decides that it is time to probe for bandwidth, at which time it
   enters ProbeBW_REFILL (see "Time Scale for Bandwidth Probing",
   below).

4.3.3.3.  ProbeBW_REFILL

   The goal of the ProbeBW_REFILL state is to "refill the pipe", to try
   to fully utilize the network bottleneck without creating any
   significant queue pressure.

   To do this, BBR first resets the short-term model parameters bw_lo
   and inflight_lo, setting both to "Infinity".  This is the key moment
   in the BBR time scale strategy (see "Time Scale Strategy", above)
   where the flow pivots, discarding its conservative short-term bw_lo
   and inflight_lo parameters and beginning to robustly probe the
   bottleneck's long-term available bandwidth.  During this time bw_hi
   and inflight_hi, if set, constrain the connection.

   During ProbeBW_REFILL BBR uses a BBR.pacing_gain of 1.0, to send at a
   rate that matches the current estimated available bandwidth, for one
   packet-timed round trip.  The goal is to fully utilize the bottleneck
   link before transitioning into ProbeBW_UP and significantly
   increasing the chances of causing a loss signal.  The motivating
   insight is that, as soon as a flow starts acceleration, sending
   faster than the available bandwidth, it will start building a queue
   at the bottleneck.  And if the buffer is shallow enough, then the
   flow can cause loss signals very shortly after the first accelerating
   packets arrive at the bottleneck.  If the flow were to neglect to
   fill the pipe before it causes this loss signal, then these very
   quick signals of excess queue could cause the flow's estimate of the
   path's capacity (i.e. inflight_hi) to significantly underestimate.
   In particular, if the flow were to transition directly from
   ProbeBW_CRUISE to ProbeBW_UP, the volume of in-flight data (at the
   time the first accelerating packets were sent) may often be still
   very close to the volume of in-flight data maintained in CRUISE,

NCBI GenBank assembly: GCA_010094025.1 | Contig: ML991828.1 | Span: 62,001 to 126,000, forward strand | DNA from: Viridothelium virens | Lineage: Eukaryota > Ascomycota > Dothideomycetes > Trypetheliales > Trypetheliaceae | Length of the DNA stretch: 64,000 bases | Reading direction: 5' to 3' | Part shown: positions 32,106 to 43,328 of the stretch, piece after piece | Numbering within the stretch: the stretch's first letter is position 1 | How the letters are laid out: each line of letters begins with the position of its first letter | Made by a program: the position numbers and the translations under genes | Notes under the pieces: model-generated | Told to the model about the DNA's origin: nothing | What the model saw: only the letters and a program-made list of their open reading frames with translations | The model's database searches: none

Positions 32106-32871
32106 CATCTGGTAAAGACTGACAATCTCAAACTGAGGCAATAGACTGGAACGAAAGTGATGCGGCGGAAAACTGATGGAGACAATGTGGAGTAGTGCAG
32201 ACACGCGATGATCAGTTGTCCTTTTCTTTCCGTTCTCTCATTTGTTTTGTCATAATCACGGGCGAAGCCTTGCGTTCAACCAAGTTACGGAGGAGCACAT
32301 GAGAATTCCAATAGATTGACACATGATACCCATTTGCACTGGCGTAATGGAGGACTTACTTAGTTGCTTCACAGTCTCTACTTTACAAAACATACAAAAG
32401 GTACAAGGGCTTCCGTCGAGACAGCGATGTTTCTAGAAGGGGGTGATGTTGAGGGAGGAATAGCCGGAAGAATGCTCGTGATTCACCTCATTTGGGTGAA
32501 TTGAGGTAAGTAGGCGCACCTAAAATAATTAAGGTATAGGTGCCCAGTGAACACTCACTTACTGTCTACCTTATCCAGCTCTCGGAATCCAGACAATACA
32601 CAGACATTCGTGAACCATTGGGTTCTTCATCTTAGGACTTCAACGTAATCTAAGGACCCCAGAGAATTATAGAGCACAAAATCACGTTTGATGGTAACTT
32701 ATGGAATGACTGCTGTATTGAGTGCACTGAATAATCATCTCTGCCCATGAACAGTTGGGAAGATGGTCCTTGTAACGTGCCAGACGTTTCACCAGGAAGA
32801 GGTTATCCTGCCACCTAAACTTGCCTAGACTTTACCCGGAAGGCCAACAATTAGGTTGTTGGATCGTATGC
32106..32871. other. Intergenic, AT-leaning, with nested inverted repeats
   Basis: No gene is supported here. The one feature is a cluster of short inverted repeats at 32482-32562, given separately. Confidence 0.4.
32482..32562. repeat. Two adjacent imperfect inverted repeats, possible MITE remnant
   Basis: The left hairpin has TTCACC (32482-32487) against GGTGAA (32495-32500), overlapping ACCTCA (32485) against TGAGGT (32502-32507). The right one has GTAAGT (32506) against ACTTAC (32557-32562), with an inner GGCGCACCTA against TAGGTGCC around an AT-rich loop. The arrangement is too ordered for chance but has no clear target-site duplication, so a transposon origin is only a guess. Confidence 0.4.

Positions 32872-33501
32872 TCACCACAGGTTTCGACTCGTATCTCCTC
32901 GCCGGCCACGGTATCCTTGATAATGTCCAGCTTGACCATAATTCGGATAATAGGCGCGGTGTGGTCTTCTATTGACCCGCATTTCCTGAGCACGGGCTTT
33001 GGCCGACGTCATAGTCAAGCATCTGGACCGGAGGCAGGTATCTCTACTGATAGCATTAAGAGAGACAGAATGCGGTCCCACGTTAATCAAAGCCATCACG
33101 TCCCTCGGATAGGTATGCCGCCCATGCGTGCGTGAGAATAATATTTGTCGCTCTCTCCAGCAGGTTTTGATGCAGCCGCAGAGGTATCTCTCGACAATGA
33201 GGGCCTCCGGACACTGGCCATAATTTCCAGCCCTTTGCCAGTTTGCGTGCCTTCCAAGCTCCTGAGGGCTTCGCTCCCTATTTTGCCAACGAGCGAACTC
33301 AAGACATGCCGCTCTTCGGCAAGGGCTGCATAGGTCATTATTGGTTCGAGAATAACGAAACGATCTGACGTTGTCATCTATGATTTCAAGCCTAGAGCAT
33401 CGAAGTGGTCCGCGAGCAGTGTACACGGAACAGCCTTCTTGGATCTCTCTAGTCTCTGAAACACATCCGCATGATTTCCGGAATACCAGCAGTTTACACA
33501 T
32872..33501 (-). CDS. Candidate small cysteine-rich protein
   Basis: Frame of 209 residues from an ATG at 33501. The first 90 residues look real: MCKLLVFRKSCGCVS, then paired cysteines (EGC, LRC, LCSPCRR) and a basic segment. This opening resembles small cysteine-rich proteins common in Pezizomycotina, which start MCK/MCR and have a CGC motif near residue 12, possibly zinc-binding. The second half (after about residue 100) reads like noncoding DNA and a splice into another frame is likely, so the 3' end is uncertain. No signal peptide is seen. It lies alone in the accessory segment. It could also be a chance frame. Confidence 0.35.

which may be only BBRHeadroom*inflight_hi.

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   Exit conditions: The flow exits ProbeBW_REFILL after one packet-timed
   round trip, and enters UP.  This is because after one full round trip
   of sending in ProbeBW_REFILL the flow can safely estimate that the
   pipe is as full as its BBR.bdp estimate permits.  And
   correspondingly, at this point the flow starts to see bandwidth
   samples reflecting its ProbeBW_REFILL behavior, which may be putting
   too much data in flight.

4.3.3.4.  ProbeBW_UP

   After ProbeBW_REFILL refills the pipe, ProbeBW_UP probes for possible
   increases in available bandwidth by using a BBR.pacing_gain of 1.25,
   sending faster than the current estimated available bandwidth.

   If the flow has not set BBR.inflight_hi or BBR.bw_hi, it tries to
   raise the volume of in-flight data to at least BBR.pacing_gain *
   BBR.bdp = 1.25 * BBR.bdp; note that this may take more than
   BBR.min_rtt if BBR.min_rtt is small (e.g. on a LAN).

   If the flow has set BBR.inflight_hi or BBR.bw_hi, it moves to an
   operating point based on those limits and then gradually increases
   the upper volume bound (BBR.inflight_hi) and rate bound (BBR.bw_hi)
   using the following approach:

   *  bw_hi: The flow raises bw_hi to the latest measured bandwidth
      sample if the latest measured bandwidth sample is above bw_hi and
      the loss rate for the sample is not above the BBRLossThresh.

   *  inflight_hi: The flow raises inflight_hi in ProbeBW_UP in a manner
      that is slow and cautious at first, but increasingly rapid and
      bold over time.  The initial caution is motivated by the fact that
      a given BBR flow may be sharing a shallow buffer with thousands of
      other flows, so that the buffer space available to the flow may be
      quite tight - even just a single packet.  The increasingly rapid
      growth over time is motivated by the fact that in a high-speed WAN
      the increase in available bandwidth (and thus the estimated BDP)
      may require the flow to grow the volume of its inflight data by up